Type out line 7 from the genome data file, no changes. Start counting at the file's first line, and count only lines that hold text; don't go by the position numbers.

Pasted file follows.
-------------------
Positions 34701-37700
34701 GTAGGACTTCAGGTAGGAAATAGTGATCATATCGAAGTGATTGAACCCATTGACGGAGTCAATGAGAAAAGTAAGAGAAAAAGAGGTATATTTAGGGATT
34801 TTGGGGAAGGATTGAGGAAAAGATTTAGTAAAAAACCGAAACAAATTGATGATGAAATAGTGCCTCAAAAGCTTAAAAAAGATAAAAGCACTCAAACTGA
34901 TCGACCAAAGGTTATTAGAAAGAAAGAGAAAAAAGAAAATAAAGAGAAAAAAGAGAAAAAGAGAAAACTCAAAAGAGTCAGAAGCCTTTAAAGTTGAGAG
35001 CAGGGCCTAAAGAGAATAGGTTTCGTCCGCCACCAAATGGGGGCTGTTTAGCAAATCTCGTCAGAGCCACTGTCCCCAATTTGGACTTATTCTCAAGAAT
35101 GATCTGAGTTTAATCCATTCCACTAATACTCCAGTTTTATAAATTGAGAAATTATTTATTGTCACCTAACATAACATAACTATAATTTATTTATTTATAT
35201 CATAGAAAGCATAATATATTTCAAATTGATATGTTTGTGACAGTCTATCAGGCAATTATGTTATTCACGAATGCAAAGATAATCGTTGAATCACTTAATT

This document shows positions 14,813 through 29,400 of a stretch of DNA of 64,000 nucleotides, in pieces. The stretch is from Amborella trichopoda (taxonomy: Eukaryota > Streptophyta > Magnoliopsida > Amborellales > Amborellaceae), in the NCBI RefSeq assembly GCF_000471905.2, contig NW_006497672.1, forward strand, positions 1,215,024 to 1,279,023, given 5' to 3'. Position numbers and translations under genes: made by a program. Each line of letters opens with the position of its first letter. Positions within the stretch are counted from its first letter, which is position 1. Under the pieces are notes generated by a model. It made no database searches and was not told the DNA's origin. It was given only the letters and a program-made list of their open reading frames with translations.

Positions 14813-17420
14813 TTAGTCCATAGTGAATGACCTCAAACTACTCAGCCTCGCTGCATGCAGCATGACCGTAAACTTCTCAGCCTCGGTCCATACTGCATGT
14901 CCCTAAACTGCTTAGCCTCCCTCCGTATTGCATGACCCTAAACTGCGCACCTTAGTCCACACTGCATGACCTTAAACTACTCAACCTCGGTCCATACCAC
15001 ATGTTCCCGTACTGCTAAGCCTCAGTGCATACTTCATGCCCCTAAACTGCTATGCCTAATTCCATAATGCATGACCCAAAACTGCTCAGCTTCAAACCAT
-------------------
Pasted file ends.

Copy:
35201 CATAGAAAGCATAATATATTTCAAATTGATATGTTTGTGACAGTCTATCAGGCAATTATGTTATTCACGAATGCAAAGATAATCGTTGAATCACTTAATT